• data entry may need to be customized to allow for relevant local information
  • 51. Public Relations and Developing a Dark Site
    • Reasons for Crisis Management
    • Disaster Recovery
    • Digital Complaint Services
    • Strategic Planning
  • 52. Developing a Dark Site - Reasons for Crisis Management
    • Dark site is a secret server set up to replace the regular server to display content in times of crisis
    • Help manage legal crisis in real time and on global basis
    • Use to limit impact of emergencies & recalls
    • Companies turn them on (w/in 30 min) and contact the press
    • They should have backups on CD to send to ISPs in emergency in case of problems with primary site
  • 53. Developing a Dark Site - Disaster Recovery
    • If there is a defect or emergency, the dark site may contain confidential data (product or personal) that needs to go public fast
    • Can also be used to counter misunderstanding & rumor
    • Gives consumers the company’s side of a story
    • Alternatively, consumers will get details from other Web sites (in 1999 there were 20,000 links to www.flamingfords.com even though the issue was resolved in a 1995 recall)
  • 54. Developing a Dark Site - Online Experience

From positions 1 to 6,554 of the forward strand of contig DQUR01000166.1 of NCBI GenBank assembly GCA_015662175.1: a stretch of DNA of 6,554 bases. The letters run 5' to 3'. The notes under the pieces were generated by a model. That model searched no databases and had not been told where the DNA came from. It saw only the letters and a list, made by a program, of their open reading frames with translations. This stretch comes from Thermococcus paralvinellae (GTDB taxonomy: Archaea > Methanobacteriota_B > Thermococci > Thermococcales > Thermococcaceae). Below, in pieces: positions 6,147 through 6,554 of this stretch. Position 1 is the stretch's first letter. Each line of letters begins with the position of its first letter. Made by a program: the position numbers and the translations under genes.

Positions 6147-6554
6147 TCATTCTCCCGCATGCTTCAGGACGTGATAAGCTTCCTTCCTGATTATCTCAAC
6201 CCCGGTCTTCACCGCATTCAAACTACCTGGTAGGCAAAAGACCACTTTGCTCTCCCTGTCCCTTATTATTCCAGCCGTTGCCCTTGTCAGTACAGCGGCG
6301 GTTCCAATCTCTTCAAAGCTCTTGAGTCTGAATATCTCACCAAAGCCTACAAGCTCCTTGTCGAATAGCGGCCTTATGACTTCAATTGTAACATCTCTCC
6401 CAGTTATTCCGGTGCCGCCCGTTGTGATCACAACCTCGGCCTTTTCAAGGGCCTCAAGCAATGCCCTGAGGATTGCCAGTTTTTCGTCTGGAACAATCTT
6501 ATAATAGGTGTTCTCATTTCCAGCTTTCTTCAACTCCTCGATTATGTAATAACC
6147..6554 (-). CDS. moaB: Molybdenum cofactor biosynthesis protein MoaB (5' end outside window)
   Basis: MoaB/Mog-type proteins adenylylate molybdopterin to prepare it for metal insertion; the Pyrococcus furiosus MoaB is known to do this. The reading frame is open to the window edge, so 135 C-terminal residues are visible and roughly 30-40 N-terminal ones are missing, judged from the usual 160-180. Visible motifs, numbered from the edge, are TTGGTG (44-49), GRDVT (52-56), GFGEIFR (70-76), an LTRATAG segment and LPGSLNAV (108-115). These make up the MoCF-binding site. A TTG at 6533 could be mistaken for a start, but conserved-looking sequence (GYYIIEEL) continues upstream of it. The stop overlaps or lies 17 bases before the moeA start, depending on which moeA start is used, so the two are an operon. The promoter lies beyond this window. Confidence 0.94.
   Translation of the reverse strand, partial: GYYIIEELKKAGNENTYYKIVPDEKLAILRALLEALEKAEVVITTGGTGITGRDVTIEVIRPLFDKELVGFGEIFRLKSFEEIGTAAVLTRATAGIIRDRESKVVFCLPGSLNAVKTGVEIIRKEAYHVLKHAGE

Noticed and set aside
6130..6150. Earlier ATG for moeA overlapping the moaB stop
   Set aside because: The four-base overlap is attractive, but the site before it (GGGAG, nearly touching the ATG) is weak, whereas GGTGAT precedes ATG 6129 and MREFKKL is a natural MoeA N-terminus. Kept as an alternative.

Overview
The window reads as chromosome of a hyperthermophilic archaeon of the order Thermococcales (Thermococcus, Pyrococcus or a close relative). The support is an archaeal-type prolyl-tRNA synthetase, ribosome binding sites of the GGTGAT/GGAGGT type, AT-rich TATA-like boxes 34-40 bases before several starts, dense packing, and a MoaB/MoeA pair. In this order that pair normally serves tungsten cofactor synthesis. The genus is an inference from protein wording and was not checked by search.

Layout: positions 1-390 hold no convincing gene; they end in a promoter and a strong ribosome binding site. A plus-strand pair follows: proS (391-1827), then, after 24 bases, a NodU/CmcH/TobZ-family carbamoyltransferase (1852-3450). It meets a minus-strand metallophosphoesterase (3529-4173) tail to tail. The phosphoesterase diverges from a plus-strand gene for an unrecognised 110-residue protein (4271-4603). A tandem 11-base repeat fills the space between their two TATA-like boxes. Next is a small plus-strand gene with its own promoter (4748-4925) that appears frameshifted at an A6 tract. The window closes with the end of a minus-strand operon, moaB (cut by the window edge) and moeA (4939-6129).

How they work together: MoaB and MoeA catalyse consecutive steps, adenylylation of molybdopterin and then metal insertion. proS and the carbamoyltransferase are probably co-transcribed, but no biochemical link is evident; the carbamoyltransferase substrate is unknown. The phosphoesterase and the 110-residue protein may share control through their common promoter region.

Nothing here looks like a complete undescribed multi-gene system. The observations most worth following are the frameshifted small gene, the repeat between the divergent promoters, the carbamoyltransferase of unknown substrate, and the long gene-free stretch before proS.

• Two outcomes of different responsiveness:
      • Intel: Pentium chip bug and Pentium III privacy PR disaster. Both handled badly and slowly and with expensive impacts
      • Odwalla: 90% of existing customers still willing to buy their product after E-coli outbreak. Had dark site up in 12 hours.
  • 55. Developing a Dark Site – Example, Pilgrim’s Pride Lunchmeat (10/14/02) First day of recall, site was given major overhaul to inform customers and soothe investor fears. Links clear on homepage
  • 56. Developing a Dark Site - Strategic Planning
    • 8 steps:
      • Regular Risk Audit
      • Identify and delegate responsibilities prior to crisis
      • Keyword monitoring: can pay service to do this
      • Develop crisis manual and put on Intranet
      • Develop dark site
      • Run crisis simulations (ala fire drills)
      • Know who to contact in press and public ahead of time
      • Maintain the above to be current
  • 57. Conclusion
    • Marketing on the Web provides a mechanism for doing business that is unique
    • Allows one-to-one marketing with advantages of automated processes and unprecedented information
    • The best page is worthless if it isn’t seen
    • Global availability of Web applications offers new opportunities and concerns